Generalist Degree Graduates

The term ‘generalist degree’ covers a range of discipline streams, including Arts, Science, Liberal Studies, Humanities and Social Science. When considering vocational pathways, holders of generalist degrees can sometimes feel less certain about career options compared to peers with a specialist degree. The good news is that the career options for generalists are many and varied!

In addition to the knowledge gained in their discipline or field, generalist graduates enter the labour market with other skills important to many employers and essential for countless roles. These skills are often referred to as ‘transferable workplace skills’ and include:

  • oral and written communication skills
  • ability to critically analyse and synthesise information
  • problem-solving skills
  • practice operating in teams
  • ability to work independently and take responsibility for own learning.

These skills can be applied across diverse industry sectors and enable generalist graduates to present as versatile, adaptable and flexible employees.

Which road?

Finding the right career direction is a challenge facing many generalist graduates. Accessing information on possible career options, reflecting on your values and interests and undertaking a self-assessment to identify your skills are all important steps in exploring potential careers. Career advisors can offer guidance and help you develop career management skills to steer your own career (and not have others steer it for you).

Opportunity knocks

Being able to take advantage of employment opportunities relies on you being well informed about a wide range of prospective employers – from large firms to small or medium-sized enterprises. Find out about the skills they seek in graduates and their methods for recruiting new staff. Successful job seekers skill themselves in job seeking and job application techniques and are open-minded about how their skills can be applied in different work settings. Knowing you are ‘work ready’ will help you to recognise opportunities when they come and give you the confidence to show an employer how your skills match their requirements.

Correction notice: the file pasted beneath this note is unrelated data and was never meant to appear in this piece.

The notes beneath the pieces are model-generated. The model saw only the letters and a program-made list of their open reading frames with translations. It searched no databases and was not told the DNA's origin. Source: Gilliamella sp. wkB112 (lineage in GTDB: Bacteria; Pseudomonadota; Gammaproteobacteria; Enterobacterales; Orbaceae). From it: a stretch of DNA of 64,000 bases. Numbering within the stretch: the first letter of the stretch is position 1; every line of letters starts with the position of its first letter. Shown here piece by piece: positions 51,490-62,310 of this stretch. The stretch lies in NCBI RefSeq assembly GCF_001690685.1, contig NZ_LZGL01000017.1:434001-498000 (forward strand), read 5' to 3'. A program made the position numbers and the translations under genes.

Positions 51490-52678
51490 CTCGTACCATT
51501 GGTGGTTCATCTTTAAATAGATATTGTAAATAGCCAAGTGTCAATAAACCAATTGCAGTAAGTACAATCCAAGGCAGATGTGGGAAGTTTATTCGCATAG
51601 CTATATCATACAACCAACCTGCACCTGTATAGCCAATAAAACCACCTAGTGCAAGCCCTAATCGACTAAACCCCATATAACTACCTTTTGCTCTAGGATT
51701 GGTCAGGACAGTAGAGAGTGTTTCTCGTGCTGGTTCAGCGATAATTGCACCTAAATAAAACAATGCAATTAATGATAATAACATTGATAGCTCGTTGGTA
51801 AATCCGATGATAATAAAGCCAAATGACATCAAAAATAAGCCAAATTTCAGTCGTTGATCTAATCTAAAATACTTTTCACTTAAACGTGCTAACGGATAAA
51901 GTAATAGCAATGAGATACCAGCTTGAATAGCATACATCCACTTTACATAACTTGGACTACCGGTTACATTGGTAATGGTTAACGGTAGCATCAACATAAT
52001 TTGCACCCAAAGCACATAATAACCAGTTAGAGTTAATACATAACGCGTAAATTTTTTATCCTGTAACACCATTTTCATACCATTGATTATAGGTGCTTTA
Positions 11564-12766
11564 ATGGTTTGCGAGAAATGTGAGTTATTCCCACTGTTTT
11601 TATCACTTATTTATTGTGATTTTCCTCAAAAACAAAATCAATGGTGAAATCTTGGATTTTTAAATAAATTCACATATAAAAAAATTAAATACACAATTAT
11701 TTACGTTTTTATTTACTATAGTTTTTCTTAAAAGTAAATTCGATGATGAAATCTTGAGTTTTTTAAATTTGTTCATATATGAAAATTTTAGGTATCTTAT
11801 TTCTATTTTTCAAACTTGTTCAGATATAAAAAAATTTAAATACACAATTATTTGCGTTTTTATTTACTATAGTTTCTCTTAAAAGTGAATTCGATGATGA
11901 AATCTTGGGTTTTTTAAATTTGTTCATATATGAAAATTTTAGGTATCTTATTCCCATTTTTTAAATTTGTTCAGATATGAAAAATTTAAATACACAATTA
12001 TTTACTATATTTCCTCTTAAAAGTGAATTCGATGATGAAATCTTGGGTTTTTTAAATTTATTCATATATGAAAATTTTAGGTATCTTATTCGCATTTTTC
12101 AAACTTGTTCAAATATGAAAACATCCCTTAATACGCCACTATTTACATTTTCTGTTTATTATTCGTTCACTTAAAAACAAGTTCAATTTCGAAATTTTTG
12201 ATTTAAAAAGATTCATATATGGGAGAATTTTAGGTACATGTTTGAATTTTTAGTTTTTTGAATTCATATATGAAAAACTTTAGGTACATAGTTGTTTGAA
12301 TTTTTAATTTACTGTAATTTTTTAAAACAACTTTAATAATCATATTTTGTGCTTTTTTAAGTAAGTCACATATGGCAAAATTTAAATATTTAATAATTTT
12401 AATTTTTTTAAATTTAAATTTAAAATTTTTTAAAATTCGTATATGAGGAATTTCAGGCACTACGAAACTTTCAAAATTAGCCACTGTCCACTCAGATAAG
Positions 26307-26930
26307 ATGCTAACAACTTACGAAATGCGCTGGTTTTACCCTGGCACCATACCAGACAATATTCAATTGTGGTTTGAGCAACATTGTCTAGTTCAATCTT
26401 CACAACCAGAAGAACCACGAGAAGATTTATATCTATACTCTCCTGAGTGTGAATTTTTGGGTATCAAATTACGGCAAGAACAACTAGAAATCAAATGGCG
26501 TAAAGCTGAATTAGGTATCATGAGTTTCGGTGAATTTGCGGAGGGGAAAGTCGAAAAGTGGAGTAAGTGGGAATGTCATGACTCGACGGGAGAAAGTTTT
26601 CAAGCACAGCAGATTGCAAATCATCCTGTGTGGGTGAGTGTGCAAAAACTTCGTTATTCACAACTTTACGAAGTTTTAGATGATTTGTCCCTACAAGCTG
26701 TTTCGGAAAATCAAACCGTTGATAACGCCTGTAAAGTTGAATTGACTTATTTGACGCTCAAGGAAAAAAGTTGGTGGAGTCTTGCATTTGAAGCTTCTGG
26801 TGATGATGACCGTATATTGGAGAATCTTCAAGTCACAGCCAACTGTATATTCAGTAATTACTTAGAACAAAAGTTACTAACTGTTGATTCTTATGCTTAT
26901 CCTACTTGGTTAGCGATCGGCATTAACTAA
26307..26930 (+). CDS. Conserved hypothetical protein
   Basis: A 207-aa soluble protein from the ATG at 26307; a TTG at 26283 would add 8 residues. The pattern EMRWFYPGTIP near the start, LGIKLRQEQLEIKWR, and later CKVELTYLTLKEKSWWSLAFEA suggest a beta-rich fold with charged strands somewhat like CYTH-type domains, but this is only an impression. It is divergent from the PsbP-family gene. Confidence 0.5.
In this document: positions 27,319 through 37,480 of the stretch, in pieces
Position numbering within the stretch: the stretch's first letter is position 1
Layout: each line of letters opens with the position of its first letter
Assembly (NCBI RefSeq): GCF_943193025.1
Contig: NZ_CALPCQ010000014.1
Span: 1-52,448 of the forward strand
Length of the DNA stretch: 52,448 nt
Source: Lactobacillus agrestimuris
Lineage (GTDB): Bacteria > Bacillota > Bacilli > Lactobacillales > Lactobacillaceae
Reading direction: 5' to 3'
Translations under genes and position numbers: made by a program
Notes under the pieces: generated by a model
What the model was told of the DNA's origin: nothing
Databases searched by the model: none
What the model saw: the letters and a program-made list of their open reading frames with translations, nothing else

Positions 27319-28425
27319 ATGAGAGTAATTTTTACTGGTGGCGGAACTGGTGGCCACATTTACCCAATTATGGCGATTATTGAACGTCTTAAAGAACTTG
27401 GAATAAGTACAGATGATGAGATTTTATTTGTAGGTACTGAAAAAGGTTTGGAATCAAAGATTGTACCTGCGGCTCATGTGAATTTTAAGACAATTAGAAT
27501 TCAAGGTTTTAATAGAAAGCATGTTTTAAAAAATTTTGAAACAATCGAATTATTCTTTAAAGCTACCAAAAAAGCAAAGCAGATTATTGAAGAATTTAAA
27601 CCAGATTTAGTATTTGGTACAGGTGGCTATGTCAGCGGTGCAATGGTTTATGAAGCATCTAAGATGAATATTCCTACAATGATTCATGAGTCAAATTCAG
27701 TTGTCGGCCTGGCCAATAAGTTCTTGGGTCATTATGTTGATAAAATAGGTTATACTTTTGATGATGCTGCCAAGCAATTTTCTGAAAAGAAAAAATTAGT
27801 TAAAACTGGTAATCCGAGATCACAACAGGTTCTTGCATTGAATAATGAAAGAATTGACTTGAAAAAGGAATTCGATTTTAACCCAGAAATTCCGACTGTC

Study options?

Undertaking further education, such as a graduate diploma, coursework masters or higher degree by research, is one way that graduates add value to their generalist degree and prepare for more vocationally specific career pathways. Sometimes it’s essential to complete further qualifications to enter a profession (such as teaching, where a Diploma of Education is required as a minimum).

To sum it up…

As a generalist graduate you have a wide range of career options. Take time to evaluate your skills and explore career possibilities with an open mind. Talk over potential job prospects with university careers staff and explore all the resources available to you.

“An Arts degree lays the foundation for success in many spheres. Our graduates are found in many walks of life. The message we are getting from employers more and more is that they want graduates with good generalist degrees … Graduates from this Faculty have forged stimulating and important careers in many fields, such as the professions, the media, government, business, industry, commerce, community organisations and the arts.”
– Professor Stephen Garton, Professor of History and Provost and Deputy Vice-Chancellor, University of Sydney

“A fresh Arts graduate when I joined the Service, I have grown up in ASIS. Having been mentored by experienced officers, I have trained and worked with many engaging colleagues, some of whom have become my closest friends. I feel privileged to be involved in intelligence operations that pushed the boundaries of my confidence and abilities.”
– Shannon, Australian Secret Intelligence Service graduate